This year's Havana Regatta Yacht Race will be the first in nearly 60 years. The race born again as the relations between Cuba and the United States have gotten better.
Kathy Champion will be one of the people participating in the race.
Sailing is nothing new to her as she has been sailing since she was a child.
Despite her decades of experience, her sailing trip from St. Petersburg to Cuba will be no easy task. Kathy says she is up for the 360 mile, 48-hour challenge anyway.
Because when you really look at it, it’s not even close to the hardest thing she has endured.
“During combat, I was injured by a roadside bomb and then I returned home. When I came home; unfortunately, they found that I had a virus,” says Retired Army Lt. Col. Kathy Champion. “The virus attacked my immune system, which also attacked my optic nerves.”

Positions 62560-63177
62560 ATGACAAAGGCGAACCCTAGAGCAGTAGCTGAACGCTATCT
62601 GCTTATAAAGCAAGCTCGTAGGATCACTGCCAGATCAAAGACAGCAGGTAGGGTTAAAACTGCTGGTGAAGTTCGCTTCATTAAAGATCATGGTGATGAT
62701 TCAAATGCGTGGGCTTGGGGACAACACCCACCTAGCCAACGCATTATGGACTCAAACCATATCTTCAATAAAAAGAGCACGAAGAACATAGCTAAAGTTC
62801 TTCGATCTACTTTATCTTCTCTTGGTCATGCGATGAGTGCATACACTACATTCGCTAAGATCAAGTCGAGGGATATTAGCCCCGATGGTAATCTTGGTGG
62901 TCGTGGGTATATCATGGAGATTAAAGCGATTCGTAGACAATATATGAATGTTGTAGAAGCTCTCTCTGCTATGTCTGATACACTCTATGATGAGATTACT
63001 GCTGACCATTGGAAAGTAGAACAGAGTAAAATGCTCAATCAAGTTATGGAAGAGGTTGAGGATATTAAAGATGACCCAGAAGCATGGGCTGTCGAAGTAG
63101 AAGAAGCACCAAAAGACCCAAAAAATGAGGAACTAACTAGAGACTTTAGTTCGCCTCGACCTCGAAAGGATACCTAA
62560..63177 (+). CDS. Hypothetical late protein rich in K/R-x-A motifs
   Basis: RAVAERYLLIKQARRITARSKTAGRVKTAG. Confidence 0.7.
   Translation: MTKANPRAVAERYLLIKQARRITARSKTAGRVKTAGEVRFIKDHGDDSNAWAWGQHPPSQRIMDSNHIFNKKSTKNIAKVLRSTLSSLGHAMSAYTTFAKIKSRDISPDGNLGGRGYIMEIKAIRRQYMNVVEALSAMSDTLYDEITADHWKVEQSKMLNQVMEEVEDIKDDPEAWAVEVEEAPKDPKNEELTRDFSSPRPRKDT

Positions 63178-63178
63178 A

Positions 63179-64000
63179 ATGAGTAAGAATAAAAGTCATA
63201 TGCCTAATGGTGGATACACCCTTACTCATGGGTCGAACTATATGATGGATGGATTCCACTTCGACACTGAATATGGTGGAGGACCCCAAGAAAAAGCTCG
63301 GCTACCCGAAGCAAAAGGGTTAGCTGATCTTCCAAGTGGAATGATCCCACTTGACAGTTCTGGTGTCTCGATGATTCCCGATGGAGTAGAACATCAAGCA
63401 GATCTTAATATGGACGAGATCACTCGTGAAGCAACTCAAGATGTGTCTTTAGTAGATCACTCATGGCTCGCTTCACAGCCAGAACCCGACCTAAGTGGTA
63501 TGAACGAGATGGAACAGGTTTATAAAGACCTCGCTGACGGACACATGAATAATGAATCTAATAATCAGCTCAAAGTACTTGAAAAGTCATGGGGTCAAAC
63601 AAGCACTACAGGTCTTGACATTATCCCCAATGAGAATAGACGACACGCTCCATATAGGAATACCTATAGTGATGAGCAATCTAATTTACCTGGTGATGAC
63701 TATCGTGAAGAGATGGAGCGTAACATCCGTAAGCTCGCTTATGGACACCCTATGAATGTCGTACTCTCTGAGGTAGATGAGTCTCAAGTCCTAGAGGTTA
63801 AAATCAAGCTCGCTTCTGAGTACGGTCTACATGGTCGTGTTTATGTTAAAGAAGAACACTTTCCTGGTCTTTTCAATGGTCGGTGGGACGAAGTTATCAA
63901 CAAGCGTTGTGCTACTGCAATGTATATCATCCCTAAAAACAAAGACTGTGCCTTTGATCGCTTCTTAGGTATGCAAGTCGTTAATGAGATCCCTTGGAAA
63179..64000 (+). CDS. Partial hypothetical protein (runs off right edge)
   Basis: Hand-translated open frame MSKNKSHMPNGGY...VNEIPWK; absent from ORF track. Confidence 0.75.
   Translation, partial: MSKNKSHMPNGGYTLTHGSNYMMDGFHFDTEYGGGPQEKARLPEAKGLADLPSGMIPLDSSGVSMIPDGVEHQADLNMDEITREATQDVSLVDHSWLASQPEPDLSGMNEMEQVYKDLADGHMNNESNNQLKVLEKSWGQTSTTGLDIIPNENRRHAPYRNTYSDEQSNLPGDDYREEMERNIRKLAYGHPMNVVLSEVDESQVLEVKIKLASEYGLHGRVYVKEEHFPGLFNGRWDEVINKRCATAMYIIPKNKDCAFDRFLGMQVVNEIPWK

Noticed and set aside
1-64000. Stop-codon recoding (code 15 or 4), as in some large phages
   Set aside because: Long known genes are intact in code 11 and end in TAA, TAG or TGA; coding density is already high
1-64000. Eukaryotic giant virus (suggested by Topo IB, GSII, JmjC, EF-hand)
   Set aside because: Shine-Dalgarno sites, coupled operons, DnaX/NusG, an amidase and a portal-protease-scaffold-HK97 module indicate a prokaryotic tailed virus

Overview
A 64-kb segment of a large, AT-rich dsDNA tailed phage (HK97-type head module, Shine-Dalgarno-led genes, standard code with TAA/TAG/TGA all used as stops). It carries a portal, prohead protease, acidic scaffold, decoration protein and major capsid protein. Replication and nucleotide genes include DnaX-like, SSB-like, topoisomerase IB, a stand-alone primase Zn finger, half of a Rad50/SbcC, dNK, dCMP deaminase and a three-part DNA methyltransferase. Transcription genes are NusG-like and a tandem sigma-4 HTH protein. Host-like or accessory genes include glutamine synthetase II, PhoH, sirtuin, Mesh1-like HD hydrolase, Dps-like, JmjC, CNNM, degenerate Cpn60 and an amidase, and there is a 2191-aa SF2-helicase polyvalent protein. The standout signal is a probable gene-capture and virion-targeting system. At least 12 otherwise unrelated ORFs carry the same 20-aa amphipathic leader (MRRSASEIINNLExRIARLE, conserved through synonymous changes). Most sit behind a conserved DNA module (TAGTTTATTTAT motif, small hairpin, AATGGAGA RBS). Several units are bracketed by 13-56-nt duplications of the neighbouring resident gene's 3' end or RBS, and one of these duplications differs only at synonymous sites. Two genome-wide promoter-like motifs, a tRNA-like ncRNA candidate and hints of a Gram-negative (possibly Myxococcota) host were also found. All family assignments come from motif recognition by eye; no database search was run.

That virus left Champion, who had served her country for 27 years, blind.
It’s like she never missed a beat though. She is in St. Petersburg preparing for the Havana Regatta Yacht Race starting Tuesday with the Combat Wounded Veteran Challenge. An organization that helps injured veterans with prosthetics, traumatic brain injuries and post-traumatic stress disorder.
There are 70 boats in the race and two of them will be manned by wounded veterans in the one-of-a-kind program.
“The research that they gather from each of the events people [veterans] participate in and the data they gather can further help other returning veterans that have similar issues,” says Champion.
Her team made of all-American heroes who sacrificed so much.
“I always say it gives us an opportunity to be normal again,” says Champion.